If you want to review the basics of Redis – what it is, how to quickly get an instance of it up and running on your local developer machine, how to interact with it using C# and ASP.NET, please see my Introduction to Redis in ASP.NET post, here. In this 2nd installment of the series, we’ll look at how we can setup and run the Azure Cache for Redis service. This is a fully-managed version of Redis – i.e., Microsoft will take care of the installation and maintenance of the Redis server and the underlying infrastructure on which it will run. We can select the configurations that we need from the Azure Portal and simply utilize that instance from within our applications without having to care and feed the Redis system itself.


Head on over to the Azure Portal. You can find Redis under the category of databases or you can navigate to it by utilizing the main search bar.

Azure database services listing including the Azure Cache for Redis link.

Enter the required details, specifying the Azure subscription that you want to use (if you have more than one), the resource group that you want this Redis instance to be grouped with, a unique DNS name to access the instance via the Internet, the Azure region where this instance should live, etc. Pay close attention to the “Cache type” selection as this determines how much you’ll be billed. You can get a relatively inexpensive instance for about $16 USD per month. On the other hand, if you want the beefiest of specifications, you can spend upwards of $32,000 USD doing so… and remember – that’s per month!

Azure Redis cache creation form

Complete the rest of the setup wizard, review and “Create” your instance. It should be ready for use in just a few minutes.

Test it Out

Let’s take our new Azure Redis Cache out for a spin. Remember the previous post where we wrote a small ASP.NET application to connect to a local Redis instance running in Docker? Well, simply change the connection string from local to the primary or secondary connection string associated with your new Azure instance. To obtain it, click on the instance name and from there, click on “show access keys”.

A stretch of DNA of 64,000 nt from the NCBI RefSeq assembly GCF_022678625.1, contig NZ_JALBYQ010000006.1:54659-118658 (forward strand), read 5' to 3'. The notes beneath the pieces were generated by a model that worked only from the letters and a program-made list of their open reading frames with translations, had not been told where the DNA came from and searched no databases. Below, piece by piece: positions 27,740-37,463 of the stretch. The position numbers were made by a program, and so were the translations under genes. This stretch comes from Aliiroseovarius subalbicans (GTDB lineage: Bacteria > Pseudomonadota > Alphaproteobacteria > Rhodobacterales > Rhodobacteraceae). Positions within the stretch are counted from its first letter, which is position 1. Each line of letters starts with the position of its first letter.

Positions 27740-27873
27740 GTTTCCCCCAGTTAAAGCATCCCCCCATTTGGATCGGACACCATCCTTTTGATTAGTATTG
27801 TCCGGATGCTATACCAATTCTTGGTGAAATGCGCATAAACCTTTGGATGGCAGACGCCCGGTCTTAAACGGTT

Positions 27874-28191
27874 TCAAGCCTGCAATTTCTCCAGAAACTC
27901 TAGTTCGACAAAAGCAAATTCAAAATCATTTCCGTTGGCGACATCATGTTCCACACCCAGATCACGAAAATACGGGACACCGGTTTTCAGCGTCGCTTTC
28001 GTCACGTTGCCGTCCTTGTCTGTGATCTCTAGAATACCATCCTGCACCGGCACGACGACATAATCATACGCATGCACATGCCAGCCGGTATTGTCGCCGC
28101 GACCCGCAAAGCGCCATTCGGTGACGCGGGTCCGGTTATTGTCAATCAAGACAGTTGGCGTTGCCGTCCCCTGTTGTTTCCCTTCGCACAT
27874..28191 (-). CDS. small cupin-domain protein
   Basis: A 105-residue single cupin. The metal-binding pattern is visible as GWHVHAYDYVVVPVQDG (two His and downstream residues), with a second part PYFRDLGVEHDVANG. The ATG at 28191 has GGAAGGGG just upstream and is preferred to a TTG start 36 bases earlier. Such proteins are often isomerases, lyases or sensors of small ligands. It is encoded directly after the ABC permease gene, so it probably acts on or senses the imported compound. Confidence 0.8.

cache keys dialog showing the primary and secondary connection strings for your Azure Redis instance

Run the program and it should function just like it did before with the only exception being that the Redis instance you’re now connecting to lives in Azure. To test, navigate to the/greeting endpoint with a /[string] attached at the end. Try with various names and then repeating names that you have already used to see the app pull the response from the Redis cache.

Browser output showing the /greeting endpoint run with a name parameter of tom

Review the corresponding console entries.

Please Note: Azure Redis runs on a non-standard port, 6380 in my case. If you’re on a corporate network or on another firewall setup where most ports are blocked by default, you’ll have to get that port opened up by the person in charge of your network access. An error like the one shown below is a good indication of this.

Application error showing that it couldn't connect to Redis on port 6380

Console Access to Your Azure Redis

Now, how can I confirm that I’m indeed hitting my new Azure Redis instance? One way you can verify that is by navigating to the web-based Redis Console provided by Azure.

Azure Cache for Redis overview page on Azure with the Console button highlighted

You can get a full list of commands, here. Try a few out. Here are a few examples:

The RANDOMKEY command gets a random key name from your Redis cache. If the value of the key is a STRING, you can use GET [keyname] to fetch its value. If the value is stored as a HASH, as it is in our example app, you can fetch the value by using the HGETALL [keyname] command. You can also figure out the data-type of a key by issuing the TYPE [keyname] command.

Closing Remarks

That concludes our whirlwind tour of Azure Cache for Redis. Check out my sample GitHub application from last week, change the connection string to your own instance of Redis and go play with it!

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